The Video Guy will be the trusted team employee with a big flat screen in front of him and a hotline to the dugout. It will be The Video Guy’s responsibility to alert the manager about which calls to challenge and which calls to leave alone.
Some teams are hiring Video Guys who are ex-players. Some are hiring ex-umpires. Some are hiring people with experience working in baseball video departments.
But whoever they are and wherever they come from, let’s just say The Video Guy had better be right. Or he’s going to find himself in a headline, or 12.
For instance, we asked Tigers manager Brad Ausmus the other day if he was worried about the vast new opportunities for the know-it-alls to second-guess him over his challenges (or lack thereof). Turned out he had this all figured out.
“Yeah, I guess if you use your challenge in the second inning and get it wrong, and then there’s a big play in the sixth, you could get second-guessed,” Ausmus said. “But I’ll just blame my video guy.”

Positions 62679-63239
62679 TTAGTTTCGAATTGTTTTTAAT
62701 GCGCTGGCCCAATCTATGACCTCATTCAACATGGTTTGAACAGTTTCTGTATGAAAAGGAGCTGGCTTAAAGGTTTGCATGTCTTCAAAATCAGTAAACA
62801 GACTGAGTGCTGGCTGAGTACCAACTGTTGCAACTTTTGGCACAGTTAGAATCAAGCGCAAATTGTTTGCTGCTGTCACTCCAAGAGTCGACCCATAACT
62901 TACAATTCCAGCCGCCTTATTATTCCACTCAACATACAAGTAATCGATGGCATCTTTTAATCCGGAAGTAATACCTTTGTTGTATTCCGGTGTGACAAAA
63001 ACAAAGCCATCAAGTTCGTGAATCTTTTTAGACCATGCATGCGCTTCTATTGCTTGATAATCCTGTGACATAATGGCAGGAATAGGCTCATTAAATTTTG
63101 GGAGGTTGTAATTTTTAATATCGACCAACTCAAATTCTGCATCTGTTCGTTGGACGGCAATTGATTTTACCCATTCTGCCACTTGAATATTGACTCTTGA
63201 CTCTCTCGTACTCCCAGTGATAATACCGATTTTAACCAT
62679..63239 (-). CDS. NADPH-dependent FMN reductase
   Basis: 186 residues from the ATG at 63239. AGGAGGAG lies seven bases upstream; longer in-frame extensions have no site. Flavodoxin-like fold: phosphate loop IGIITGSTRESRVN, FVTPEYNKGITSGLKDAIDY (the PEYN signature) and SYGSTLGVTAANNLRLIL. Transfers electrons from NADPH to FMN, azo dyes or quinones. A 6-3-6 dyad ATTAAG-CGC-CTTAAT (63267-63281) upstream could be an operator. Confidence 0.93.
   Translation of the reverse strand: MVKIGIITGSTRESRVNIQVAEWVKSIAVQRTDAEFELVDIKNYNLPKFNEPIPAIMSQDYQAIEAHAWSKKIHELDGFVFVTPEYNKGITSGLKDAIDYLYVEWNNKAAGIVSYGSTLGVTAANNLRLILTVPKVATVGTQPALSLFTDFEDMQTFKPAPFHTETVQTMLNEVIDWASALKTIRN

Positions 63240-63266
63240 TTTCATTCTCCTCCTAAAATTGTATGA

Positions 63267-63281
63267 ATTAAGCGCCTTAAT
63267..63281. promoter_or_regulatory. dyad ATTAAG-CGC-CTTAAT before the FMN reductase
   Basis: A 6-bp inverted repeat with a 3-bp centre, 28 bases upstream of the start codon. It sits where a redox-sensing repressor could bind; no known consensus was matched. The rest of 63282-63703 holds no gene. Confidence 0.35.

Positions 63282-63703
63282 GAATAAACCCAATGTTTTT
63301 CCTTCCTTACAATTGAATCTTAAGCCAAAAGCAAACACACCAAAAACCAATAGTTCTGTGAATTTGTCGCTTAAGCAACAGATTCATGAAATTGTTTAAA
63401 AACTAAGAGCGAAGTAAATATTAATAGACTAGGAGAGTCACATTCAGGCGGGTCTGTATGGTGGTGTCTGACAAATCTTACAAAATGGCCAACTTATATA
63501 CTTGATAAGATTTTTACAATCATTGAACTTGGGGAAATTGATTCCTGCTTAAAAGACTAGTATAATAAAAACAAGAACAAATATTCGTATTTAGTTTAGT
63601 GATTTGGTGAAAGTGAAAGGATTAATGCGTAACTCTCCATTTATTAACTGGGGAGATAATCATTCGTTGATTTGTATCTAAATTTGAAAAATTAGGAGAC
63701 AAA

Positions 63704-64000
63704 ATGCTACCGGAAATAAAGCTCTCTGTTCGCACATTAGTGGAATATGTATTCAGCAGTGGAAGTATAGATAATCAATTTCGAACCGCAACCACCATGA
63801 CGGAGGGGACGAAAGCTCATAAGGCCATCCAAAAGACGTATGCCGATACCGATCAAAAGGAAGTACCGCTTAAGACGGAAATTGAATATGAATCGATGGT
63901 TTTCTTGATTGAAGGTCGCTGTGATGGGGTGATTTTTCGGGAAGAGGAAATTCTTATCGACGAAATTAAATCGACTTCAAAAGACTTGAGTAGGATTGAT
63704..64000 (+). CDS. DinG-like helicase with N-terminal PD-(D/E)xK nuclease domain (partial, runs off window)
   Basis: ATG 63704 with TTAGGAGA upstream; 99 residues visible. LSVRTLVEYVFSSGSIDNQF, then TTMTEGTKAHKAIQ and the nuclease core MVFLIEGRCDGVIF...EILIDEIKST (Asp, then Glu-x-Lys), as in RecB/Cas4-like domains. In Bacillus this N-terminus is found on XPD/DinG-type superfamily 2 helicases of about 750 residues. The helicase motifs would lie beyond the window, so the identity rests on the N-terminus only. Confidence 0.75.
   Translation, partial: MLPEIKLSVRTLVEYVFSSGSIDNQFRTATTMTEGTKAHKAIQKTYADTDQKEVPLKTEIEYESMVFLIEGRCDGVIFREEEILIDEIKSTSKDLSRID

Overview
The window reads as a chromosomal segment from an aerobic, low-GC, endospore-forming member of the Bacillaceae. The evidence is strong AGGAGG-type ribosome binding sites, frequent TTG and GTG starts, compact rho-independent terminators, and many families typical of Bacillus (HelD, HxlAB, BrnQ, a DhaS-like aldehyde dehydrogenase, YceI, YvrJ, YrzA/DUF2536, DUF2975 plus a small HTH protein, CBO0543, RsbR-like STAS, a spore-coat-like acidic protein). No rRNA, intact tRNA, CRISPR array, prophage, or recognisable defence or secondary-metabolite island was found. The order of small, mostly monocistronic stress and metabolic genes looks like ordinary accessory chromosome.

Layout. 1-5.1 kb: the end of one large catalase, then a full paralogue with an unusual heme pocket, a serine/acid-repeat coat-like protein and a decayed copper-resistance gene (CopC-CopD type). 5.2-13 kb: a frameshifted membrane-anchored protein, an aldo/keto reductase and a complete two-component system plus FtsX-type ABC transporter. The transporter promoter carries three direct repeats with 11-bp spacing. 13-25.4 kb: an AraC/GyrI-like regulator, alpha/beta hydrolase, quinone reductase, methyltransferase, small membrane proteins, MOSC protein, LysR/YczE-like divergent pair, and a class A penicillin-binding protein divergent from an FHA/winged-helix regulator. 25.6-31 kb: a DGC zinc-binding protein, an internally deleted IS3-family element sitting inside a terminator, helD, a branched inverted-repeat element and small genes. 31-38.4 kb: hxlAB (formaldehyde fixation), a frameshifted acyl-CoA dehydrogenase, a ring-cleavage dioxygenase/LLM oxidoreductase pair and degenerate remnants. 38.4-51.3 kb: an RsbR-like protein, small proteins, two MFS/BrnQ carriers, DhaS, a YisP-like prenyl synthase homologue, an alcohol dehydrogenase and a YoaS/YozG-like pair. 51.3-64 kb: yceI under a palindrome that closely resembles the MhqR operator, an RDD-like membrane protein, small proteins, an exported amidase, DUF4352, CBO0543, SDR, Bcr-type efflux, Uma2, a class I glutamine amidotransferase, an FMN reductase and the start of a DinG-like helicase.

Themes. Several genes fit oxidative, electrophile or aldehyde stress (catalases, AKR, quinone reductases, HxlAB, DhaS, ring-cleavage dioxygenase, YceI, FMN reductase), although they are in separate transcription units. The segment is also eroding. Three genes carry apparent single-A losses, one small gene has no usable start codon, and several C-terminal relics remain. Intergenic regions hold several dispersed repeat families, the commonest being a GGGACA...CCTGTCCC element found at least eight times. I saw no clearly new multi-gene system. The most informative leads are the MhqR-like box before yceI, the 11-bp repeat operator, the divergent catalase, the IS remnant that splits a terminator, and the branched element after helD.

Cue the rim shot.
But this is no jokefest for these managers. You’d think, with the first experimental use of baseball’s extensive new replay system only a few days away (with the first spring tests scheduled for next week, in both Arizona and Florida), that they’d be nervous about having another critical responsibility added to their job descriptions. But we’re not sensing that.
After being briefed in the last week by Joe Torre and Tony La Russa about what to expect, they’re showing very little fear -- even of having just one challenge to play with per game if they get it wrong, or two at the most, even if they hit on the first one.